In his influential essay on projective or open verse, Olson asserts that "a poem is energy transferred from where the poet got it he will have some several causations , by way of the poem itself to, all the way over to, the reader. Then the poem itself must, at all points, be a high energy-construct and, at all points, an energy-discharge. But the syllable is only the first child of the incest of verse. The other child is the LINE. And the line comes I swear it from the breath.
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In his influential essay on projective or open verse, Olson asserts that "a poem is energy transferred from where the poet got it he will have some several causations , by way of the poem itself to, all the way over to, the reader.
Then the poem itself must, at all points, be a high energy-construct and, at all points, an energy-discharge. But the syllable is only the first child of the incest of verse. The other child is the LINE. And the line comes I swear it from the breath.
So that when he says the heart by way of the breath to the line, he is trying to say that it is in the line that the basic rhythmic scoring takes place. The heart, then, stands, as the primary feeling term. The head, in contrast, is discriminating. It is discriminating by way of what it hears. The Times Literary Supplement notes that "culture, civilization, history except history as personal exploration as in Herodotus and, above all, sociology, are dirty words for him.
If he is contained within his nature as he is participant in the larger force, he will be able to listen, and his hearing through himself will give him secrets objects share. And by an inverse law his shapes will make their own way. This is not easy. Nature works from reverence, even in her destructions species go down with a crash. Sound is a dimension he has extended.
Language is one of his proudest acts. I keep thinking, it comes to this: culture displacing the state. Rosenthal comments: "The problem is to get back to sources of meaning anterior to those of our own state-ridden civilization and so to recover the sense of personality and of place that has been all but throttled.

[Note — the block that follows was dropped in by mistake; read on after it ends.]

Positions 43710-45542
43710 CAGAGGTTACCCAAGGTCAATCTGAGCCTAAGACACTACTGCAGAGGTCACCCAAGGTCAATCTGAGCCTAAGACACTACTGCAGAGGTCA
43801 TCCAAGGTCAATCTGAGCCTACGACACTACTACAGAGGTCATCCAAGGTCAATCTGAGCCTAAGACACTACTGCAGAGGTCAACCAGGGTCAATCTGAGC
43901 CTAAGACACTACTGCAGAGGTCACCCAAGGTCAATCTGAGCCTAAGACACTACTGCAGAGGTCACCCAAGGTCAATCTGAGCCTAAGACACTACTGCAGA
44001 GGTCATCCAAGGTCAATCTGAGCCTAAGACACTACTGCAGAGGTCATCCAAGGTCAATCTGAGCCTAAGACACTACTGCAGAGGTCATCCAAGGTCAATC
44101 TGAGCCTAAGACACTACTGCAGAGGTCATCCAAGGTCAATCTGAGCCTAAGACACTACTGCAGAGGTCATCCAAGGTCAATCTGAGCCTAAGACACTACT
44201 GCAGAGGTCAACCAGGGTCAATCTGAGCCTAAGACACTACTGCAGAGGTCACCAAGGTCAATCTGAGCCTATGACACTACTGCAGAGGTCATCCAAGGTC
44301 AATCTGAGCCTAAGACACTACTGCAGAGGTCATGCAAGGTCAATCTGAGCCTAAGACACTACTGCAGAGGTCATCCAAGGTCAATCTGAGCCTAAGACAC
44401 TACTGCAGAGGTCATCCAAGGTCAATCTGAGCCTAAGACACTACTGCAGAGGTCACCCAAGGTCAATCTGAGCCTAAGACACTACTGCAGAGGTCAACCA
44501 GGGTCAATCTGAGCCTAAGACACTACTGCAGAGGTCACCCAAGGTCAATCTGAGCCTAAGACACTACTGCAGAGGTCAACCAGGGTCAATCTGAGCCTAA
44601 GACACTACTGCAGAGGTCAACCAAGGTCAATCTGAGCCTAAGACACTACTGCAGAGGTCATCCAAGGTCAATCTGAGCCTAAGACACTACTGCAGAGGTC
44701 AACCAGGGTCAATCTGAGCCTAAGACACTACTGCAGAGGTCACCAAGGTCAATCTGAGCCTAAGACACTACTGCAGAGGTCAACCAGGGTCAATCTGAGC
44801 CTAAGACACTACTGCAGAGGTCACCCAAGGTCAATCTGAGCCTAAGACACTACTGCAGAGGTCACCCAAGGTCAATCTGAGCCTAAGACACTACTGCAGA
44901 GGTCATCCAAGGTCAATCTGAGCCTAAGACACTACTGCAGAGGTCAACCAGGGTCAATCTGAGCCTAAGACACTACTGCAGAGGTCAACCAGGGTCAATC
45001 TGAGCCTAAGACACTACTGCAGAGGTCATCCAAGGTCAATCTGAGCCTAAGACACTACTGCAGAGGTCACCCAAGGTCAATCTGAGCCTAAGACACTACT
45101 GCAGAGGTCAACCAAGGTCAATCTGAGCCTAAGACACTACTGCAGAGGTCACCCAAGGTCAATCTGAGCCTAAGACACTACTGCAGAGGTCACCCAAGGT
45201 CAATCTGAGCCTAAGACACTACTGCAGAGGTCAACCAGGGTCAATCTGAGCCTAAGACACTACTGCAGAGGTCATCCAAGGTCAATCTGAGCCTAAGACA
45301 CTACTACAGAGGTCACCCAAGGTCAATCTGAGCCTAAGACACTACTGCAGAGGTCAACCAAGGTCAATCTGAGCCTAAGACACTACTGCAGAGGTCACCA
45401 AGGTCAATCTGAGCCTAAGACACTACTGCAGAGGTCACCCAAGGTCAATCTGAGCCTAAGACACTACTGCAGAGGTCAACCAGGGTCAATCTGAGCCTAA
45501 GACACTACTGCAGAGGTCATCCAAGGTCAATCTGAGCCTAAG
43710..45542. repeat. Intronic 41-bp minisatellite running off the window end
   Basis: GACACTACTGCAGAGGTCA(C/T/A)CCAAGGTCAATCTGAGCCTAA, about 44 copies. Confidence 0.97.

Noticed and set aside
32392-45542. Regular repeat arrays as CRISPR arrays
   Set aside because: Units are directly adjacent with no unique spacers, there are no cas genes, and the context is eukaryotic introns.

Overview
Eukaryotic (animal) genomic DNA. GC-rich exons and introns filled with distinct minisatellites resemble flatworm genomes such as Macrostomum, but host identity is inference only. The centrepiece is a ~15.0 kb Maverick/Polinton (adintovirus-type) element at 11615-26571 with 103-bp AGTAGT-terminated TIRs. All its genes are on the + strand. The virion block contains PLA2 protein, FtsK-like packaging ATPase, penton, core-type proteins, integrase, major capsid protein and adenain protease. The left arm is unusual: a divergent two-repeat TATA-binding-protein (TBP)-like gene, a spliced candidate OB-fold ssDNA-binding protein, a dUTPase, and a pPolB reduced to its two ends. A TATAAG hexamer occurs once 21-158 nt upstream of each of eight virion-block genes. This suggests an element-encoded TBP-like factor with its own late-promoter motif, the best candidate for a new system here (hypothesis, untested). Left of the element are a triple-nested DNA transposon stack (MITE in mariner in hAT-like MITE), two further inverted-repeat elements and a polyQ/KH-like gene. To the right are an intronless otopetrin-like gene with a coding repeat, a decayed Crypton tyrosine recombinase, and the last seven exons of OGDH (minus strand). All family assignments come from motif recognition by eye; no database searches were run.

Homo maximus wrests his life from the underworld as the Gloucester fisherman wrests his from the sea. It is not simple poetry, much of it being fragmentary and experimental. It is a dogmatic, irritable, passionate voice, of the sort that the modern world, to its sorrow very often, is forever seeking out; it is not a clear voice, but one troubled by its own confusions which it carries into the attack.
Olson backed up the correspondence with activities such as the preservation of historic buildings in the city and saving wetlands. He wrote on a typewriter. For the first time the poet has the stave and the bar a musician has had. For the first time he can, without the convention of rime and meter, record the listening he has done to his own speech and by that one act indicate how he would want any reader, silently or otherwise, to voice his work.
Maximus, to himself
The first thing to note is that this is not a sequence that suits a drive-by reading technical term suggesting a single and superficial dash through the text but needs, as with all serious work, some quite concentrated attention. The second thing to note is that Maximus is very, very long, the University of California Press edition runs to pages and it covers a lot of ground. On a basic level, Maximus is centred on the town of Gloucester in Massachussetts and is ostensibly a poem of place but also contains many other levels of meaning, perhaps the most important being the relationship between place and the passage of time. The Personal This anecdote is the beginning of Maximus, to Gloucester, Letter 19 A Pastoral Letter; relating to the care of souls, it says He had smiled at us, each time we were in town, inquired how the baby was, had two cents for the weather, wore besides his automobile good clothes.
Reading by Charles Olson from the Maximus Poems